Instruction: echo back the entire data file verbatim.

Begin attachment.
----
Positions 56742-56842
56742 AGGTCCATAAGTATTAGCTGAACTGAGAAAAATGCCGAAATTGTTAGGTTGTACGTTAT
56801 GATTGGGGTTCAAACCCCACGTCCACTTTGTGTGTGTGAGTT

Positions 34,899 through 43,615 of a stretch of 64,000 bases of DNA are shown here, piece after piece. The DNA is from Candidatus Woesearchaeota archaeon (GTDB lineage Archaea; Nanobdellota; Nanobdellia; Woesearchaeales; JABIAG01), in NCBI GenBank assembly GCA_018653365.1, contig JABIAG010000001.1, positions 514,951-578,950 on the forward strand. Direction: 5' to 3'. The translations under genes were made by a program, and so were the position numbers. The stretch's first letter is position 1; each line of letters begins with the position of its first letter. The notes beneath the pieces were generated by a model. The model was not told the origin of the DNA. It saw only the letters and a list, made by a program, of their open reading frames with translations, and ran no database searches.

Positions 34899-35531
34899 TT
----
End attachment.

Positions 56742-56842
56742 AGGTCCATAAGTATTAGCTGAACTGAGAAAAATGCCGAAATTGTTAGGTTGTACGTTAT
56801 GATTGGGGTTCAAACCCCACGTCCACTTTGTGTGTGTGAGTT

Positions 34,899 through 43,615 of a stretch of 64,000 bases of DNA are shown here, piece after piece. The DNA is from Candidatus Woesearchaeota archaeon (GTDB lineage Archaea; Nanobdellota; Nanobdellia; Woesearchaeales; JABIAG01), in NCBI GenBank assembly GCA_018653365.1, contig JABIAG010000001.1, positions 514,951-578,950 on the forward strand. Direction: 5' to 3'. The translations under genes were made by a program, and so were the position numbers. The stretch's first letter is position 1; each line of letters begins with the position of its first letter. The notes beneath the pieces were generated by a model. The model was not told the origin of the DNA. It saw only the letters and a list, made by a program, of their open reading frames with translations, and ran no database searches.

Positions 34899-35531
34899 TT